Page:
Humanism In Italy

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Peoples of various ethnic backgrounds and origins settled in the land of modern day Italy as the open coastlines and the availability of crossing points in the mountains of Northern Italy made migration and invasion easily accessible. The Greeks began to enter just after 800 BCE and founded several notable settlements which were established on the western coast as well as the mainland. Greeks referred to the southwest peninsula coast as the “land of cattle” or Fitalia which became the country’s name of Italia by the first century BCE. Another influential migration to the land was that of the Etruscans which were dominant during the sixth century BCE in Italy and had the greatest impact on the formulation of pre-Roman Italian history. These…show more content…
In the eleventh century, the city-state form of government began to establish itself as the emerging Italian political system. These independently controlled regions began to gain power and wealth through improved trade with eastern merchants, and Venice and Amalfi became two of the strongest city-states. The Renaissance, which is the French word for rebirth, began in the fifteenth century. This period was characterized by artistic, cultural, and social advancements as well as the intellectual movement called humanism which believed that human intellect was the source of significance for man rather than the commonly accepted belief in the superiority of the divine and supernatural. Many of the Renaissance’s most notable achievements were in the area of the arts with Florence, Italy serving as the center of this phenomenon. Leonardo Da Vinci, Raphael, and Michelangelo are three of the most famous and accomplished Italian artists of the Renaissance which ended with the fall of Rome in 1527 to the Holy Roman Emperor, Charles…show more content…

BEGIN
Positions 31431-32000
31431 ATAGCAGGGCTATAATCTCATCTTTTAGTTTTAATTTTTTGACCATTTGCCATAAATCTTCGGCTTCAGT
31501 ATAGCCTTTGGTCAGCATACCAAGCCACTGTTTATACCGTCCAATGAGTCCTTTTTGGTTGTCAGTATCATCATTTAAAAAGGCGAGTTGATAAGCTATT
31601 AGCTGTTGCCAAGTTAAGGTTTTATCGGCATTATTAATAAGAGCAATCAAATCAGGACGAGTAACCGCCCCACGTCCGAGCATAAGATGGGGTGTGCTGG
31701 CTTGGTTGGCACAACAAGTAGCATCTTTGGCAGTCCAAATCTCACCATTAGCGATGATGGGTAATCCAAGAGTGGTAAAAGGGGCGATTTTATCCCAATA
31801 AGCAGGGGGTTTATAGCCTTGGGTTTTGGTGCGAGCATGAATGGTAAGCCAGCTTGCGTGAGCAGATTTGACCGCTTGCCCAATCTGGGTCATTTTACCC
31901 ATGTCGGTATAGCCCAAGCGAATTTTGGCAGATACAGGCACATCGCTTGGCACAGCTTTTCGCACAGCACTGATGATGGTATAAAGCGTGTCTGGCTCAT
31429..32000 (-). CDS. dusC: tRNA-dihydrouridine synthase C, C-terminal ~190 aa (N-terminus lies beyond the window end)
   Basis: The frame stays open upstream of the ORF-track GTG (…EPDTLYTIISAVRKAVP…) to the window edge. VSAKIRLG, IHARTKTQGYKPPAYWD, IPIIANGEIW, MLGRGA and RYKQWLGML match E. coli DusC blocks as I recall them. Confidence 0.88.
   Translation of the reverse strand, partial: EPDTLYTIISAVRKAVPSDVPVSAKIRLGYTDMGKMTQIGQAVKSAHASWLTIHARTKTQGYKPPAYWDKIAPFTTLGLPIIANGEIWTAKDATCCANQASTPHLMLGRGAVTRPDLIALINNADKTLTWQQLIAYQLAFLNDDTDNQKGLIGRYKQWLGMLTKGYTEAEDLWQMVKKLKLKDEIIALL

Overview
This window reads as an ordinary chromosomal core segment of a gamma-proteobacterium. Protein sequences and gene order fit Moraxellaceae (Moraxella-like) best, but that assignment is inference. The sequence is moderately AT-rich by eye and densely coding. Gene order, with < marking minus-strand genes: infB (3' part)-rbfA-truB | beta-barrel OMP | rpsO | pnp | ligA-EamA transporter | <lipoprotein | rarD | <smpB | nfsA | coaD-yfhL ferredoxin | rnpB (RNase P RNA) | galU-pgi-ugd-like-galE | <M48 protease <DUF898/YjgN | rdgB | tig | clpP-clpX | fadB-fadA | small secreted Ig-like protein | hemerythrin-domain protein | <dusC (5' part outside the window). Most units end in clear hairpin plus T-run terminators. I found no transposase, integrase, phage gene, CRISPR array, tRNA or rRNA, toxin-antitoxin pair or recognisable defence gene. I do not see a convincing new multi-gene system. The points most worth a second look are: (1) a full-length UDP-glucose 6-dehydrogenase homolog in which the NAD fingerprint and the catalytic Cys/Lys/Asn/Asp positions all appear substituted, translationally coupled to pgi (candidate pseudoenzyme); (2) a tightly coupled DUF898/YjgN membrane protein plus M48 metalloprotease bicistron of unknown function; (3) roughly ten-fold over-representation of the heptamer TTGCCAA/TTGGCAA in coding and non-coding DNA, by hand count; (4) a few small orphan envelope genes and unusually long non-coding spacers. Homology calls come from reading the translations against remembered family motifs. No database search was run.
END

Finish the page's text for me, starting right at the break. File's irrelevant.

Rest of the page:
Using his strategy of dividing and surprising his enemies he was able to bring all of Italy including the papal-states, and Rome, under French control by 1809. In 1813, Napoleon was defeated, and the control of restoration Italy was divided between four entities. These ruling divisions, two of which were foreign groups, caused the climate of Italy to be fertile ground for insurrection. Additionally, many citizens wished to regain the former prominence of Italy in past centuries which fueled their nationalistic pride. Two nationalists, Giuseppe Mazzini and Giuseppe Garibaldi, were key promoters and committed to the cause of reunification of Italy. Camillo Benso di Cavour, a regional prime minister, also used his newspaper the Il Risorgimento (The Resurgence) to foster
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